JAKARTA (Reuters) - Indonesia has protested to Saudi Arabia over the execution of an Indonesian maid, convicted of murdering her employer who a workers’ rights group said was trying to rape her at the time.
President Joko Widodo said he called Saudi Arabia’s foreign minister, Adel al-Jubeir, to lodge a protest and demand to know why Indonesia had not been informed about the execution of the woman, Tuti Tursilawati.
“We have called Saudi Arabia’s foreign minister and conveyed our protest,” Widodo was quoted as saying by the office of his cabinet secretary.
Tursilawati, who was working in the city of Ta’if, was found guilty of killing her employer in June 2011.
Indonesian advocacy group Migrant Care said in September that the mother of one had been defending herself from being raped.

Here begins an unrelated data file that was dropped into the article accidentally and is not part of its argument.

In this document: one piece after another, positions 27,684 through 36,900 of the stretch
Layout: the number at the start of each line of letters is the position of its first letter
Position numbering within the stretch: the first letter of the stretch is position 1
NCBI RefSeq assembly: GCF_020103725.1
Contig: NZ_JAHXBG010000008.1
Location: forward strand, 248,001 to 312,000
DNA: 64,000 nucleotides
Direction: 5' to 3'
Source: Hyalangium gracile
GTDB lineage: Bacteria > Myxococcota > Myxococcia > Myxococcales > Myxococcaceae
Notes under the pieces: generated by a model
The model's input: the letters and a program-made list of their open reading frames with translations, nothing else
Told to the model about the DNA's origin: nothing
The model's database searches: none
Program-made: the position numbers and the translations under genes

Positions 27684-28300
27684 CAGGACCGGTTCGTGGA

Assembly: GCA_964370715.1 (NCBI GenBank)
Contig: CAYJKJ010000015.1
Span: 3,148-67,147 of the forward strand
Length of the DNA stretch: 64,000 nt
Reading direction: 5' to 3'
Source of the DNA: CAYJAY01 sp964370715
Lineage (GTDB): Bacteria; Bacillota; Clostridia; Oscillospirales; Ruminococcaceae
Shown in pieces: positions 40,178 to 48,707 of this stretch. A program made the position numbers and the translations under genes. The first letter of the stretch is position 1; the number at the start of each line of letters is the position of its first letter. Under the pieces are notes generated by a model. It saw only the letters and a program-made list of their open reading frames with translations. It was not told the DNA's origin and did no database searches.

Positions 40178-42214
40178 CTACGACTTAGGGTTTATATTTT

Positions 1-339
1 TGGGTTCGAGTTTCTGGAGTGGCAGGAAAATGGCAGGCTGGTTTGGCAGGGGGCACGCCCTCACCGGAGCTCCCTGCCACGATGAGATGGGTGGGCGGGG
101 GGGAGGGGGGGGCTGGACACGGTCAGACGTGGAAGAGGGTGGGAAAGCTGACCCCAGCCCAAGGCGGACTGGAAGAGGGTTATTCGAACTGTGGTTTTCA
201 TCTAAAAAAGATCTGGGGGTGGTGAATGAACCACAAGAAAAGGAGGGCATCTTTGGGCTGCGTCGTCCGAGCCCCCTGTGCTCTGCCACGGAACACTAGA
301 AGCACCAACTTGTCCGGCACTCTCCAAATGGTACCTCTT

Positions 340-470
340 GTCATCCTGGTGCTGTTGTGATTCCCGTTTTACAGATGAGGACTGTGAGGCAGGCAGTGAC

The office of the cabinet secretary cited the Migrant Care assertion.
The Saudi ambassador to Indonesia had been summoned to discuss the matter, the president said.
The Saudi embassy in Jakarta did not answer calls seeking comment.
“The kingdom of Saudi Arabia has ignored principles of human rights, including a right for everyone to live,” said Abidin Fikri, a member of Indonesia’s parliament.
Indonesia, which is the world’s biggest Muslim-majority country and generally enjoys good ties with Saudi Arabia, also has the death penalty for certain crimes.
Indonesia has asked Saudi Arabia several times to improve protection of its workers there, including this month when Indonesian Foreign Minister Retno Marsudi met al-Jubeir in Jakarta.
Reporting by Gayatri Suroyo; Editing by Robert Birsel